11 Commercial Writing Skills

writing skills

“So, what are you going to do with that English major?”

Every liberal arts major has heard some version of that question. Sadly, it represents a gross misunderstanding of the job market. Companies pay for value. Sometimes that comes in the form of a credential or a degree, but most of the time it’s more abstract. Content marketing is a field that needs more people with commercial writing skills, i.e., ones who can write and get their work read.

The written word is more valuable than ever. So for all the journalists looking for a new career path and recent liberal arts grads trying to figure out what to do with their lives, know that there’s an industry willing to pay for your skills.

Your task is to understand how your work helps a company grow. Purists might see this as a corruption of the craft of writing. Others, a beautiful pairing of business and art.

Study the skills below. It’s what we and many other companies are looking for in content marketing hires.

1. Follow the money.

We say this often, but we can’t say it enough: writing is an art, but content is an acquisition channel. The same idea applies to copywriting and UX writing. Writers need to understand where the money comes from, then stay close to it.

Software companies don’t pay for art—at least not directly—they pay for new customers. You can still make art by working within the positive constraints of a revenue model. One key differentiator of good content marketers, for example, is that they understand where their work fits within the larger context of the business. They take an interest in metrics, in acquisition and marketing spend. Their work is more valuable because of their perspective.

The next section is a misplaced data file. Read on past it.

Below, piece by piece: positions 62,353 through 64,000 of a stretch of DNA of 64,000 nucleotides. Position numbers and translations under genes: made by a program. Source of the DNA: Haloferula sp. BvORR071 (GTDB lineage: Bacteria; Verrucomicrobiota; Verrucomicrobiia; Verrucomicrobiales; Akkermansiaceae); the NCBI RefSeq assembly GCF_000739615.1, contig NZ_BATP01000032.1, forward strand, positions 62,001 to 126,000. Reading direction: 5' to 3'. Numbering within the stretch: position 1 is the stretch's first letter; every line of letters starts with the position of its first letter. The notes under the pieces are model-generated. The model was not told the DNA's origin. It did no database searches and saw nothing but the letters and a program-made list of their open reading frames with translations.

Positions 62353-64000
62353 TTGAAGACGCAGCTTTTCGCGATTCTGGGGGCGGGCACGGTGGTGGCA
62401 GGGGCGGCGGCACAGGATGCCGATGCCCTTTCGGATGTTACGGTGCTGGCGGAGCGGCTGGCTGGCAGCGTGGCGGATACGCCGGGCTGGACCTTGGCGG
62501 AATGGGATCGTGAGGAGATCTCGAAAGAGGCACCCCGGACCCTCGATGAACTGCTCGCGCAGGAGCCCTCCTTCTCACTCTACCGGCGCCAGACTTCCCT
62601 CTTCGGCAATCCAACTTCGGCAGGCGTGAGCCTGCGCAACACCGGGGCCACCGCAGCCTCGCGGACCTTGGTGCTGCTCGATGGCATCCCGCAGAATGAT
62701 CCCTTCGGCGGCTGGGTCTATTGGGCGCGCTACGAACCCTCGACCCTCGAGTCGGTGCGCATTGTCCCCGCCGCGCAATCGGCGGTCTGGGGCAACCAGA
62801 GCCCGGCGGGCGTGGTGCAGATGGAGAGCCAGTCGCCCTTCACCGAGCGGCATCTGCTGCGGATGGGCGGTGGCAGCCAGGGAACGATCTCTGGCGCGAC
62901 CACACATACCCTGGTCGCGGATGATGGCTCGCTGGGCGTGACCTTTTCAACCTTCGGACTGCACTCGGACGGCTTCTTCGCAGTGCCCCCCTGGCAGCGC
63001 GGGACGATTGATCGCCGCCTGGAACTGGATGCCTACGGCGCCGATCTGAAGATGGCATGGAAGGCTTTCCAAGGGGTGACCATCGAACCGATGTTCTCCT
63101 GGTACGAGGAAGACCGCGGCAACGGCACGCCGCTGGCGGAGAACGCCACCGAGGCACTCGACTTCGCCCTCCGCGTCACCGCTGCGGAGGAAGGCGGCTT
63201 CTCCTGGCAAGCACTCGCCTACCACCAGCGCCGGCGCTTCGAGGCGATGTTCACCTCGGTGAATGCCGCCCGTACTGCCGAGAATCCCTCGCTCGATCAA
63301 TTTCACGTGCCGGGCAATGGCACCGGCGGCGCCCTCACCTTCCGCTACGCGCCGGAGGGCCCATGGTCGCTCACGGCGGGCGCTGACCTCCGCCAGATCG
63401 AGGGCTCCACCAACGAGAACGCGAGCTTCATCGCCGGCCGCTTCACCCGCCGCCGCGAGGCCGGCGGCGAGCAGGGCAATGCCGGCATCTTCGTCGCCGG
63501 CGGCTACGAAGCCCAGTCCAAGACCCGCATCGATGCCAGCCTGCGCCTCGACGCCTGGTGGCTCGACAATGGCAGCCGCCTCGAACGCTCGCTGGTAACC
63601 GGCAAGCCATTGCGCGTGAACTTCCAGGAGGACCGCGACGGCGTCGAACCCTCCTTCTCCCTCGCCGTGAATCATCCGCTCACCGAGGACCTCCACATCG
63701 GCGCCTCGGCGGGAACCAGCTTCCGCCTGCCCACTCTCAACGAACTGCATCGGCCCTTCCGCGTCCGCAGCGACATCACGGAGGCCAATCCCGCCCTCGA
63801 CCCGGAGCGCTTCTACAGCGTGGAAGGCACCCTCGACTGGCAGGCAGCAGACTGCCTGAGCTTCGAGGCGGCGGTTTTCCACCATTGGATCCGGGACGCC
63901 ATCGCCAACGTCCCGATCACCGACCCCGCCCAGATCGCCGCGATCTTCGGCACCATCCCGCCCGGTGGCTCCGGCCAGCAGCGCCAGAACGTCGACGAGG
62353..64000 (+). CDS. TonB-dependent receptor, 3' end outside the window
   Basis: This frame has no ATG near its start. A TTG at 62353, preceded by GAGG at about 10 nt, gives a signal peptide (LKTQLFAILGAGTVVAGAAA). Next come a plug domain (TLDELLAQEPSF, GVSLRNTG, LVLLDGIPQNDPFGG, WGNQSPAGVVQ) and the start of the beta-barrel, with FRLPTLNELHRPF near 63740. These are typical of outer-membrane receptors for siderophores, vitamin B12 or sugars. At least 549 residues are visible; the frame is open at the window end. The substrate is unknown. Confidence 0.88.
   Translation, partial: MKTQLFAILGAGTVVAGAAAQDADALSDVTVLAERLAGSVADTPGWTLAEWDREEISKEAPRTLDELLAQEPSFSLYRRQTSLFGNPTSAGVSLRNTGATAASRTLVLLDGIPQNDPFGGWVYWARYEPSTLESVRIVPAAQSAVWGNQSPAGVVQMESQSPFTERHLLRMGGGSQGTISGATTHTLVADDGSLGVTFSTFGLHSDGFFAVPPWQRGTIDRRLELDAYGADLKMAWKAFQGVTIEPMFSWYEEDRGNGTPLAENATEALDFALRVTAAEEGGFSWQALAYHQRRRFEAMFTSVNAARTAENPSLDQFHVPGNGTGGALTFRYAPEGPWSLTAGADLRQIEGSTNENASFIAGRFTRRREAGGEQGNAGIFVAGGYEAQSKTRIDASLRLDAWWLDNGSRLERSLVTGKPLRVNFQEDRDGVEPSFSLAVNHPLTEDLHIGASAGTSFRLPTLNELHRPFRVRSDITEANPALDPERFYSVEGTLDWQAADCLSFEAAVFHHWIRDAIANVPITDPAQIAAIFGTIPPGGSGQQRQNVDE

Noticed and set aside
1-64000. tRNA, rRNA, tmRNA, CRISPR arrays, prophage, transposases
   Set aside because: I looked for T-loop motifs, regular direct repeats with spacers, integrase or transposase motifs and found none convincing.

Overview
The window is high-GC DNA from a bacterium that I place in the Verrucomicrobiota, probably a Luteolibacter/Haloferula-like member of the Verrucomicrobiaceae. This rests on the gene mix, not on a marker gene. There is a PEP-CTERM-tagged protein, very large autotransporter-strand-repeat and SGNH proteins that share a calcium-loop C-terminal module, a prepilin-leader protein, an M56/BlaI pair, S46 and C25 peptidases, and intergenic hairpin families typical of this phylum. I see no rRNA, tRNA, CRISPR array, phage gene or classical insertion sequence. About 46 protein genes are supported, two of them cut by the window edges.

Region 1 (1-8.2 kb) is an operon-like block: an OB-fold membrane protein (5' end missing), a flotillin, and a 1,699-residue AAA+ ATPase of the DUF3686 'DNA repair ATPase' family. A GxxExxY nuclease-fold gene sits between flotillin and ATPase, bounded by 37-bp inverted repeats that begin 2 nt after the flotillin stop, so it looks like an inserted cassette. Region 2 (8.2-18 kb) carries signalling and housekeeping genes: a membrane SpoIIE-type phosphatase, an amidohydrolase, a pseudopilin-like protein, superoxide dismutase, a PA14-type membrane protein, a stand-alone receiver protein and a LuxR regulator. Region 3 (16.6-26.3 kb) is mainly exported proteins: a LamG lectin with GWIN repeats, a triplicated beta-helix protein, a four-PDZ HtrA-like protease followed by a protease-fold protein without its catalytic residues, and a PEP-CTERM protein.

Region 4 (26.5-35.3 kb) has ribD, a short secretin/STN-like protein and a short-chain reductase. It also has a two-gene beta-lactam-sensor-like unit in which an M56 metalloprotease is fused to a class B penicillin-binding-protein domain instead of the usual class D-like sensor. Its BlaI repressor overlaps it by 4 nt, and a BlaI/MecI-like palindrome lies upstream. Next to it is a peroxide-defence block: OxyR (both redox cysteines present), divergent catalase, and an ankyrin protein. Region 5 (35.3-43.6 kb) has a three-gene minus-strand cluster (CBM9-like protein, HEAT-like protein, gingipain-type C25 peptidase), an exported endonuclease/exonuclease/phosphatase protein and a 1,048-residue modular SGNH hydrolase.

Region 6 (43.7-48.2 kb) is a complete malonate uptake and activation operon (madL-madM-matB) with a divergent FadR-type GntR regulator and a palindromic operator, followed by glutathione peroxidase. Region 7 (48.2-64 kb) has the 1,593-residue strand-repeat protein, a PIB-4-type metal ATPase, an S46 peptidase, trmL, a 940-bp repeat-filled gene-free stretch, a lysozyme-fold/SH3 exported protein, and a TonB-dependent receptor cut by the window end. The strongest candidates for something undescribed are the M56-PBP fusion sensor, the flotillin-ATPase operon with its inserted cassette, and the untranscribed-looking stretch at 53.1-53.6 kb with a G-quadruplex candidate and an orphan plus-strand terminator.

2. Take an interest in strategy. Then take ownership.

Writing is the core skill of any content marketer. But as you grow in your career, you need to evolve from “someone who writes” to “someone who decides what/how/when/why to write.”

Content creators tend to lack the nuanced knowledge of an industry or audience to make good content strategy recommendations. Content strategists—sometimes called editors or content directors—can see the whole field and call plays. This skill is many times more valuable than the ability to write, but it’s built on top of years of good writing practice.

As you become a better writer, start thinking about editorial plans, article distribution, audience growth and organic search. Your job isn’t just to write, it’s to 1) get people to read it and 2) help the business grow.

3. Develop complementary skills.

Writing gets you in the door, but it only takes you so far.

To become a better content marketer, you need to develop complementary skills. These skills not only make you more valuable, they break down barriers. Don’t wait around for the design team to fix the website, learn to fix it yourself. Don’t wait for someone technical to analyze data for you, learn to analyze it yourself. The more you can do, the better content you can create and the faster your work will be recognized.